Within the last 30 years, the roundabout has become an acceptable alternative to traditional intersections (like traffic signals and stop signs). The roundabout intersection provides several benefits when considering intersection improvements. For example, an existing intersection has a high accident rate but is close to a traffic signal or stop-controlled intersection. A roundabout can provide safety improvements by channeling traffic around the central island, and using yield signs to help reduce vehicle wait time. Roundabouts also provide a traffic calming effect along a roadway corridor and aesthetic benefits with landscaping at the island and around the intersection.
The City of Weatherford has recently been introduced to the roundabouts. The intersection of Charles Street and Mockingbird Lane has been selected to place a modern roundabout. The future roundabout will be a single lane roundabout with landscaping improvements. A concept plan of the future roundabout is attached. You are welcome to contact the Public Works Department at 817-598-4296 with further questions about roundabouts.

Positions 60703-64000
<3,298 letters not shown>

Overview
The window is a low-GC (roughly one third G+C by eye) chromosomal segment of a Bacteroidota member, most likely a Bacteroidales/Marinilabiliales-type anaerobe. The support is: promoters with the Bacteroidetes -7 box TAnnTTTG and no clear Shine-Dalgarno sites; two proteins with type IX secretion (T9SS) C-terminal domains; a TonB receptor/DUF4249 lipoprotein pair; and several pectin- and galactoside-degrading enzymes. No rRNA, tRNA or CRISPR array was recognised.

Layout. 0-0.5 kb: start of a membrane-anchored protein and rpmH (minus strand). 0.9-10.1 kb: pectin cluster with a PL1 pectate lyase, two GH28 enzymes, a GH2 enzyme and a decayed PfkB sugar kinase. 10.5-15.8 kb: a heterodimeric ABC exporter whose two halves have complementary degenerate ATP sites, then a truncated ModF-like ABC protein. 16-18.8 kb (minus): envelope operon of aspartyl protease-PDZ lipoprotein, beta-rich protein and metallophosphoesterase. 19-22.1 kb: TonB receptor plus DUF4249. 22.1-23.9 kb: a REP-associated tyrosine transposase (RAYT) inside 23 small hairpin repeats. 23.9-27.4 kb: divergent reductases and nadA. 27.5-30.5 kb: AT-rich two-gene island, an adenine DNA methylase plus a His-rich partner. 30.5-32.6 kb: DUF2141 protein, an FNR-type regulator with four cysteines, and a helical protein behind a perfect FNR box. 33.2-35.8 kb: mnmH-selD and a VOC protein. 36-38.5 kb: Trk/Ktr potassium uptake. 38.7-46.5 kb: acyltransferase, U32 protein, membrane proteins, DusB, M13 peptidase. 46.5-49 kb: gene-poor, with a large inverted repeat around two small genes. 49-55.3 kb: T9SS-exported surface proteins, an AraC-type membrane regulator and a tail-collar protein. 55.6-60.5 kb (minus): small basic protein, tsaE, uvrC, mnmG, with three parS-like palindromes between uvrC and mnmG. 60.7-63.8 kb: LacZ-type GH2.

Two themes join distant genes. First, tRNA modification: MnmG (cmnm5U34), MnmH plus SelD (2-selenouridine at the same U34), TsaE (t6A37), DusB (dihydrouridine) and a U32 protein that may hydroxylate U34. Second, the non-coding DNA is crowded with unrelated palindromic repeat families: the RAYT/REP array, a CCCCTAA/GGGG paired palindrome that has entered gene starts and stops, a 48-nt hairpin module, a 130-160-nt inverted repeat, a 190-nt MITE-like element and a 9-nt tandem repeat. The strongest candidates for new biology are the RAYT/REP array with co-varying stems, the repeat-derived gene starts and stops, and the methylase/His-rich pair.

​Safety – Studies indicate that collisions occur less frequently than at signalized or stop controlled intersections. Roundabouts reduce potential conflict points between vehicles and pedestrians. Slower speeds are required to navigate the roundabout.
​Reduced Delay – Typically, drivers do not need to actually stop at a roundabout. They merely adjust their speed to take advantage of approaching gaps in traffic, which is more efficient than a multi-phased traffic signal.
​Environment – Roundabouts generally operate with fewer delays, resulting in less air pollution and lower fuel consumption.
​Capacity – A roundabout can accommodate more vehicles than some signalized or stop controlled intersections.
Improved Neighborhood Appearance – The roundabout's central island and splitter islands are landscaped to add greenery to the streetscape. Roundabouts can also add some variation to streets.

  • Yield to traffic from the left and travel right.
  • ​Signal right when exiting the roundabout.
  • ​Yield to pedestrians in crosswalks when entering and exiting, and STOP for pedestrians who are in the crosswalk – it is the law!
  • ​Keep moving once in the roundabout.
  • ​Remember: A missed exit can be reached by going around again!
Roundabout Education Resources:
Charles & Mockingbird Lane Concept Plan
Frequently Asked Questions 
​F.H.W.A Roundabouts - An Informational Guide
F.H.W.A. Roundabouts – Proven Safety Solutions Guide
​F.H.W.A. You Tube Video – Modern Roundabouts – A Safer Choice

roundabout pic